A halfway house could be coming to Evansville, but some people are concerned that it's going to be located too close to a school.
The proposed site is 1325 East Virginia Street. The building currently houses Shamrock Engineering and is across the street from Oak Hill Cemetery.
Evansville already has a halfway house called Hope House, run by the Volunteers of America. The house is on East Franklin Street. This location and the proposed site for the new transition house are both close to Joshua Academy.
But the new proposed location is within 1000 feet of a school, which is against city ordinance.
The halfway houses are contracted through the Federal Bureau of Prisons. The group The Transition House Inc. has placed a bid for the contract for the next five years.
The group has filed a special use permit to operate a residential re-entry center and has applied for a variance with the Area Planning Commission to relax the ordinance that requires a re-entry center to be at least 1,000 feet from a school.
Officials tell 14 News that ordinance was passed late last year in anticipation of this process.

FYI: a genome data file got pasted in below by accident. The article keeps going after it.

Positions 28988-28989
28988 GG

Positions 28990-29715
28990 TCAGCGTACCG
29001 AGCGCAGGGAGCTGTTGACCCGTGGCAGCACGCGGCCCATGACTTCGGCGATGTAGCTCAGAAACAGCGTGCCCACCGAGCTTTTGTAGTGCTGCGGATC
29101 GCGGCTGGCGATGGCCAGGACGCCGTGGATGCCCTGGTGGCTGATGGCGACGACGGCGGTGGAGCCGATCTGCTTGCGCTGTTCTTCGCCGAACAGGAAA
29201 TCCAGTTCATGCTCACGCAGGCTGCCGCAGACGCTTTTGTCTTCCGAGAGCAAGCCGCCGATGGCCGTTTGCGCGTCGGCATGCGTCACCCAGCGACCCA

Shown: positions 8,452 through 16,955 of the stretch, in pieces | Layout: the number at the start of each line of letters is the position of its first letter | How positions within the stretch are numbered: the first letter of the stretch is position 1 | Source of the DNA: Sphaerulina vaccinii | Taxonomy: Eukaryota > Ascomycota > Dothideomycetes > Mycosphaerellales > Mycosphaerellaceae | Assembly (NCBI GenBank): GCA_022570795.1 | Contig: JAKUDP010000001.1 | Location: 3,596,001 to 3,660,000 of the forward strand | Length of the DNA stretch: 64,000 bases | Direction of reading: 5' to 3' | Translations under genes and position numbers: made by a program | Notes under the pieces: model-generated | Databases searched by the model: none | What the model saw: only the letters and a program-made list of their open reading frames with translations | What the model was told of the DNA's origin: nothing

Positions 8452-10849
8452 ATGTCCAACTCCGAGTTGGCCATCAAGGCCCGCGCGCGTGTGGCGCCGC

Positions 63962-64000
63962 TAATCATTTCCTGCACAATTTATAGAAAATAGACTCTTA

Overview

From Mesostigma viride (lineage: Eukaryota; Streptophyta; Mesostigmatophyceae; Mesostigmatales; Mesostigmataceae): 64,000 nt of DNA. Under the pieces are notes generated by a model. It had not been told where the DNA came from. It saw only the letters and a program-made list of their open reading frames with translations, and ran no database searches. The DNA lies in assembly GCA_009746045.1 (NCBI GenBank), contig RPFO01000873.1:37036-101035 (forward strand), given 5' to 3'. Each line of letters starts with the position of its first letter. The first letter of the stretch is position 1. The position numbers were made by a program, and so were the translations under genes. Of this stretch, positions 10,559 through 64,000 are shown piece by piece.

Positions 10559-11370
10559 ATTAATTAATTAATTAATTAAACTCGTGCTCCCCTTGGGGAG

Joshua Academy Principal Pam Decker says she is concerned because many of her students walk to school and residents have mixed reaction.
"Just people trying to work their way back into society after making mistakes along the way. I don't really see why anybody should have that big of a problem with it. I think it's just more people trying to get back in the job market, better themselves, support themselves and integrate themselves back into society. I don't personally have a problem with it," says Aaron Gish, who lives across from the academy.
Don Garrett, who live on East Illinois Street has a different view.
"I don't think it's a good idea. We've been fighting drug problems in this neighborhood for a number of years and we don't need any more problems to add to the problems. It's been a battle now for years," he says.
Steven Bohleber, who represents the Transition House says the federal inmates that are released and will use the halfway house are not sex offenders and are generally non-violent offenders. He says residents should be happy something like this is in place to improve the community.
"I think those concerned about it, they should really embrace it because it is truly trying to make sure that when these people are released, that they do the proper things, that they have the proper opportunities to become productive members of society," Bohleber says.
The Board of Zoning appeals meets next Thursday, January 16 at 4:00 p.m. in the Civic Center, room 301. It is a public meeting and many residents says they'll be there to voice their opinions.